Here is the story of Kristina Piškur of Slovenia, who came to Romania initially for one year, through the European Voluntary Service, to work with children and young people in hospitals and social centers. However, she chose to stay
Kristina Piškur studied political sciences. She is 28 and is from Ljubljana, Slovenia. And when she came to Romania she did not know much about this country: “I came to Bucharest in September 2015. I worked with an NGO that was performing clinic animation in hospitals and was involved in activities with children. I shared an apartment in Bucharest with several volunteers. It was an international team with whom I worked for one year. In that period of time, I met with Romanians who were a great inspiration for me in relation to youth work. I understood what ‘youth work’ meant and I wanted to discover more about this domain. Then I was presented with the opportunity of moving to a rural area, where I am now living. I like it very much. I felt accepted right away, people were very welcoming and so I decided to stay. I was also curious to see how I can integrate into a totally new community.”
After the experience of almost two and a half years in Romania, Kristina Piškur intends to stay here for a longer period of time. She is convinced that, in a society, change starts at local level. That is why, in her capacity as a youth worker, she teaches young people to have a critical mind and get involved in civic activities: “I like many things here in Romania and I can see that there is still a lot to be done. Slovenia and Romania have many things in common, the experience in Romania is quite similar to that I had back home. When I say that there is still a lot to be done in Romania, I’m referring to a change in mentality. I can no longer put up with hearing people complaining that there is nothing more to be done in Romania, that they lost all hope. Actually, this means that the country needs a more powerful civil society. And here comes in youth work. Civil society is formed through education, through direct action, which is already happening, but this action must be further developed.”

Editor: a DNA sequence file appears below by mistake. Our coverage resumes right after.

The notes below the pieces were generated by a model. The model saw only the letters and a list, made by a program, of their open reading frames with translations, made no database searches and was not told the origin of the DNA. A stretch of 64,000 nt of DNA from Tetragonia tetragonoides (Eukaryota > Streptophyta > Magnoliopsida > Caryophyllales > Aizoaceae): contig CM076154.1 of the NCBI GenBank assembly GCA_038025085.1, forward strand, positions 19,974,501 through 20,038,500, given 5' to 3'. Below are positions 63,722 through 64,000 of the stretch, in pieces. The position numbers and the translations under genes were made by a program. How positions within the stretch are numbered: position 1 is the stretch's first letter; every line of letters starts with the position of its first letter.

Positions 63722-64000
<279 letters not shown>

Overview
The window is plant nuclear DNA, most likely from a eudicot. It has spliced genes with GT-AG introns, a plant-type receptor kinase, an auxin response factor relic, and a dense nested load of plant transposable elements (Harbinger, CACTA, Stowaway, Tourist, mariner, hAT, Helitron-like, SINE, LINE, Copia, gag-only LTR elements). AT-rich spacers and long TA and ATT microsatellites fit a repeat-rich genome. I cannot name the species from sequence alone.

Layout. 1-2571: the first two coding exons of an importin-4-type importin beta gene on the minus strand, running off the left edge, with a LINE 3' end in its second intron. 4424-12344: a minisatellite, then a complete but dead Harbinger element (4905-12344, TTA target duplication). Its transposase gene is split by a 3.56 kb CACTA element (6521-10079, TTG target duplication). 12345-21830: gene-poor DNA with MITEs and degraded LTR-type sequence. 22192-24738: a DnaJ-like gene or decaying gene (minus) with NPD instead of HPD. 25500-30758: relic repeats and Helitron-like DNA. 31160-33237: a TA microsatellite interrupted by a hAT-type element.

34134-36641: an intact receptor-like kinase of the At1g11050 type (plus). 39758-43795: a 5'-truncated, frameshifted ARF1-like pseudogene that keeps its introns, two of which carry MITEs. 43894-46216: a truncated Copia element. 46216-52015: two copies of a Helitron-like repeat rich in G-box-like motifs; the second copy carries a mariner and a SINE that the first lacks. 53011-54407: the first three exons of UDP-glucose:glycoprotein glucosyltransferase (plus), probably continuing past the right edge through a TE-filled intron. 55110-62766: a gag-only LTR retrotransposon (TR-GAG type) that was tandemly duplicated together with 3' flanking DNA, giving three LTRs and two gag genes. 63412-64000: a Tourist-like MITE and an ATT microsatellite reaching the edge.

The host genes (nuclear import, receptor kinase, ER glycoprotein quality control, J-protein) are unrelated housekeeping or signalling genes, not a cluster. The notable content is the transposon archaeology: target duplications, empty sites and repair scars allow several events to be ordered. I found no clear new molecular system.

The purpose of the Curba de Cultura Association, for which Kristina Piškur works, is to help rural areas in Romania develop. Through the projects they run, they intend to make it easier for young people to cope with difficulties, to help them in the learning process and to increase the opportunities offered to those who need to make a change and have a better life in the rural area they are living in.
Kristina Piškur: “We are working in this rural area with 9 foreign volunteers who come from different European countries. These people are involved in informal education activities with the local schools. They attend the English or French classes, providing their knowledge as native speakers. Besides making classes more dynamic, the volunteers’ involvement helps children and young people open their minds. For instance they meet an Italian who is vegetarian for the first time, they understand what being vegan means, why vegans don’t eat meat and milk. They have a strong inter-cultural experience. In January, I hope to be able to start a project, which intends to bring together young people from the locality and members of the Local Council, for them to have a structured dialogue.”